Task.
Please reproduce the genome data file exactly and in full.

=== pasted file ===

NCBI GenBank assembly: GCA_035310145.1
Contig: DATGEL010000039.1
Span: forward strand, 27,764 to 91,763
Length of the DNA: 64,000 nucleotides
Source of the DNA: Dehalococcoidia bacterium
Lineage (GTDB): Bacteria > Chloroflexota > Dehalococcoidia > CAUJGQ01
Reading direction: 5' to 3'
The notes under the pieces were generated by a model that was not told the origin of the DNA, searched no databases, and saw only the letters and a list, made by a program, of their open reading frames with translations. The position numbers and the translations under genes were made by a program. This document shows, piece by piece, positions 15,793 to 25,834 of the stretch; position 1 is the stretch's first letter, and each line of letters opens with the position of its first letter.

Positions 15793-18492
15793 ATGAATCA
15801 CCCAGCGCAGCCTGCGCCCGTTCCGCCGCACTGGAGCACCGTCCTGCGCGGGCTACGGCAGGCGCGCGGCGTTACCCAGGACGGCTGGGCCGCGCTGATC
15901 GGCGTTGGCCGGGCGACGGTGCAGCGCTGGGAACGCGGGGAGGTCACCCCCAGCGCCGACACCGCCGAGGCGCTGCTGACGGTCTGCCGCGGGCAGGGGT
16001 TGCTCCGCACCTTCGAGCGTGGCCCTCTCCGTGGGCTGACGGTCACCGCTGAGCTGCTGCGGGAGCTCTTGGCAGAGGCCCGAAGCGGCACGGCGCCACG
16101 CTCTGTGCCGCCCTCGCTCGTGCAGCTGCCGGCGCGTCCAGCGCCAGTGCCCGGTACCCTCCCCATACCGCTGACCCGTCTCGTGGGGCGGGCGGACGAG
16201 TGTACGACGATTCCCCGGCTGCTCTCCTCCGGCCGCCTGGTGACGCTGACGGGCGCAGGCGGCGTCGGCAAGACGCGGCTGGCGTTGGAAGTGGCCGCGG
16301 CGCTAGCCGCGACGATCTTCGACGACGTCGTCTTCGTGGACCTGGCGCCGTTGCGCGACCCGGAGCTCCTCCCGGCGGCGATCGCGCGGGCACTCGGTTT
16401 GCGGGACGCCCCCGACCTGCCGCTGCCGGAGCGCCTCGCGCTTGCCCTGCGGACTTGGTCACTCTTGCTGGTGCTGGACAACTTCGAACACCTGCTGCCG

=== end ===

NCBI GenBank assembly: GCA_035310145.1
Contig: DATGEL010000039.1
Span: forward strand, 27,764 to 91,763
Length of the DNA: 64,000 nucleotides
Source of the DNA: Dehalococcoidia bacterium
Lineage (GTDB): Bacteria > Chloroflexota > Dehalococcoidia > CAUJGQ01
Reading direction: 5' to 3'
The notes under the pieces were generated by a model that was not told the origin of the DNA, searched no databases, and saw only the letters and a list, made by a program, of their open reading frames with translations. The position numbers and the translations under genes were made by a program. This document shows, piece by piece, positions 15,793 to 25,834 of the stretch; position 1 is the stretch's first letter, and each line of letters opens with the position of its first letter.

Positions 15793-18492
15793 ATGAATCA
15801 CCCAGCGCAGCCTGCGCCCGTTCCGCCGCACTGGAGCACCGTCCTGCGCGGGCTACGGCAGGCGCGCGGCGTTACCCAGGACGGCTGGGCCGCGCTGATC
15901 GGCGTTGGCCGGGCGACGGTGCAGCGCTGGGAACGCGGGGAGGTCACCCCCAGCGCCGACACCGCCGAGGCGCTGCTGACGGTCTGCCGCGGGCAGGGGT
16001 TGCTCCGCACCTTCGAGCGTGGCCCTCTCCGTGGGCTGACGGTCACCGCTGAGCTGCTGCGGGAGCTCTTGGCAGAGGCCCGAAGCGGCACGGCGCCACG
16101 CTCTGTGCCGCCCTCGCTCGTGCAGCTGCCGGCGCGTCCAGCGCCAGTGCCCGGTACCCTCCCCATACCGCTGACCCGTCTCGTGGGGCGGGCGGACGAG
16201 TGTACGACGATTCCCCGGCTGCTCTCCTCCGGCCGCCTGGTGACGCTGACGGGCGCAGGCGGCGTCGGCAAGACGCGGCTGGCGTTGGAAGTGGCCGCGG
16301 CGCTAGCCGCGACGATCTTCGACGACGTCGTCTTCGTGGACCTGGCGCCGTTGCGCGACCCGGAGCTCCTCCCGGCGGCGATCGCGCGGGCACTCGGTTT
16401 GCGGGACGCCCCCGACCTGCCGCTGCCGGAGCGCCTCGCGCTTGCCCTGCGGACTTGGTCACTCTTGCTGGTGCTGGACAACTTCGAACACCTGCTGCCG